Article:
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life's a (half)marathon not a sprint.

2 minutes read  

by Tobias
on 03 Jul, 20232 minutes read

Hello and welcome back to Tobias Talks.

I did a stupid thing, a dumb thing, a downright moronic thing. I've signed up to run a Half-Marathon in April 2024. To be specific its the Northstowe Half Marathon on 14th April 2024.

This is the same April 2024 that I'm getting married so I have to be aware of not overdoing it as I'll be walking down the aisle and I don't think my partner would ever forgive me if I had to do it with crutches!

The thing is, I know myself, I know how this will likely go, I'll half-arse the training, I won't be anywhere near where I want to be fitness wise and I'll feel shame and embarrassment for every step I take around the circuit. I need to keep this thought in mind however as it may be just enough to change the outcome.

I think a mixture of positive and negative reinforcement will be helpful. Picturing both the good and bad versions of the race day. If I train hard and practice it will still be a struggle, but I'll be able to hold my head up high, I gave it my best and I did what I could. If however I don't try enough during training, I'll know that I could have performed better on race day and I'll be ashamed of myself.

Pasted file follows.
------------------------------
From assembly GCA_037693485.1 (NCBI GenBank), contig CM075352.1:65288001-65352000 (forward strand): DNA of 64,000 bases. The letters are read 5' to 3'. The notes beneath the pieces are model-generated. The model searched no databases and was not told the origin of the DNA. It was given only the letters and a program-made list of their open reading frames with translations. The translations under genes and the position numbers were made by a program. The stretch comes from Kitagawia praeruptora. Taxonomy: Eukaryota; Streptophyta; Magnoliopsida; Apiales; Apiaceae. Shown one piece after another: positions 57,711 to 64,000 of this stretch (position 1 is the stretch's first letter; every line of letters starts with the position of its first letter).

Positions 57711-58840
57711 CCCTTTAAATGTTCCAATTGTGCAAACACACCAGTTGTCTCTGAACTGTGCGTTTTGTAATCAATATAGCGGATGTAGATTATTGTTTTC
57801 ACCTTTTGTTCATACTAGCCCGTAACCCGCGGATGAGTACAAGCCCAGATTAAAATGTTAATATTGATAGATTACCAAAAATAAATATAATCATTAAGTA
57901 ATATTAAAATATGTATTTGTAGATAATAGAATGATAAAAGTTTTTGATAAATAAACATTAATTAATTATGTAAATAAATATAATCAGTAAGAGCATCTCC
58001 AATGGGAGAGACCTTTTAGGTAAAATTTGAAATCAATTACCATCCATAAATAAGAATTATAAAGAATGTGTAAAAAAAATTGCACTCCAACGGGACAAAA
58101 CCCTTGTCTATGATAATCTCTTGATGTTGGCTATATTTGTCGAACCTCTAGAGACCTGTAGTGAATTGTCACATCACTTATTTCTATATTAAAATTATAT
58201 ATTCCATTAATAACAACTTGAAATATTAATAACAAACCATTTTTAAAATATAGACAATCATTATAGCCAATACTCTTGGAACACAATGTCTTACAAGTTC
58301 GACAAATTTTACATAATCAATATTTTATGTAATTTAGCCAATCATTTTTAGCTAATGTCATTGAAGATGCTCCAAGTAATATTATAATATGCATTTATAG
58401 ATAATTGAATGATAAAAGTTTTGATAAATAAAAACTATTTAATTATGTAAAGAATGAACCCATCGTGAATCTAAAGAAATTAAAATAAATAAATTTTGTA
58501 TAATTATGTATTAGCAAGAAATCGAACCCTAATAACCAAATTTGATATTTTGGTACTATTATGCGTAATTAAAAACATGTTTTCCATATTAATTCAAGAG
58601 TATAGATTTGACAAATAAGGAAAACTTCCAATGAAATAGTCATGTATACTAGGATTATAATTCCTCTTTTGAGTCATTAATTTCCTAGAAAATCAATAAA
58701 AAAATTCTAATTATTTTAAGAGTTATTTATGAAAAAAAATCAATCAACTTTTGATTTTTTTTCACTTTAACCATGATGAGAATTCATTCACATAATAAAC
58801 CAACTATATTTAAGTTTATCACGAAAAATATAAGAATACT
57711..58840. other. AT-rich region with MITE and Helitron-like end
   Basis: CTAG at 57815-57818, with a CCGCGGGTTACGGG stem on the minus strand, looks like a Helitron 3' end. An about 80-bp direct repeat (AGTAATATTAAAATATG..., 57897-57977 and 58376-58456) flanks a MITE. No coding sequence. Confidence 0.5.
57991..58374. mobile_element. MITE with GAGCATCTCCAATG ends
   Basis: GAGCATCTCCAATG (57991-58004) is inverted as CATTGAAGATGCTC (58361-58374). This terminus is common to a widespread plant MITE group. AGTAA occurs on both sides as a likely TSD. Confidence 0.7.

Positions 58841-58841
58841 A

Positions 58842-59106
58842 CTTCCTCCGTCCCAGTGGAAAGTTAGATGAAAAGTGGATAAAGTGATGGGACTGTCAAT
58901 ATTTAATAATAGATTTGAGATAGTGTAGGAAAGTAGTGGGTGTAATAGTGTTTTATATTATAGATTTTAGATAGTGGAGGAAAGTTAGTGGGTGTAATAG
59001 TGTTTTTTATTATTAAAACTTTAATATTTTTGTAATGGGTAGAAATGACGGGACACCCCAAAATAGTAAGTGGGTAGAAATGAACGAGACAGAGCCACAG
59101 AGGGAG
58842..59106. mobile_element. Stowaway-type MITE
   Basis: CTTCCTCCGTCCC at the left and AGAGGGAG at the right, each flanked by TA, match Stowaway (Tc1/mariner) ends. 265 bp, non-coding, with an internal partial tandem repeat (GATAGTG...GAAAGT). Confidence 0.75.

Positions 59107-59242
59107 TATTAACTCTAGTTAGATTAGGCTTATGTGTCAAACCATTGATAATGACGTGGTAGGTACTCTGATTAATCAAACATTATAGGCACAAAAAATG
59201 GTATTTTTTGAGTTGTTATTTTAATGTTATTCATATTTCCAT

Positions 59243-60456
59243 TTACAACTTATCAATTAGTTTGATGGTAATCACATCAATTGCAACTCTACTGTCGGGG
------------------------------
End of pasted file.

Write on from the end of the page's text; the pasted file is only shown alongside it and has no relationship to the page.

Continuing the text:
So I must start today and not put it off any longer than I have to, every successful day is a day nearer to the goal. I'm already nervous as I know that regardless of how training goes, I'll be on that starting line when the day comes. I'll be stupid enough to give it a try anyway and I'll likely be in agony for the duration. I'm a fool, but not a quitter.

All of this training brings to mind a famous poem. A poem about self-respect, self-worth and effort. I'll leave you with this poem. I would love to hear your thoughts on it and if you have any others to share, please let me know.

Your friend, Tobias

The Man in the Mirror

When you get all you want and you struggle for pelf, and the world makes you king for a day, then go to the mirror and look at yourself and see what that man has to say. For it isn’t your mother, your father or wife whose judgment upon you must pass, but the man, whose verdict counts most in your life is the one staring back from the glass. He’s the fellow to please, never mind all the rest. For he’s with you right to the end, and you’ve passed your most difficult test if the man in the glass is your friend. You may be like Jack Horner and “chisel” a plum, And think you’re a wonderful guy, But the man in the glass says you’re only a bum If you can’t look him straight in the eye. You can fool the whole world, down the highway of years, and take pats on the back as you pass. But your final reward will be heartache and tears if you’ve cheated the man in the glass.

Dale Wimbrow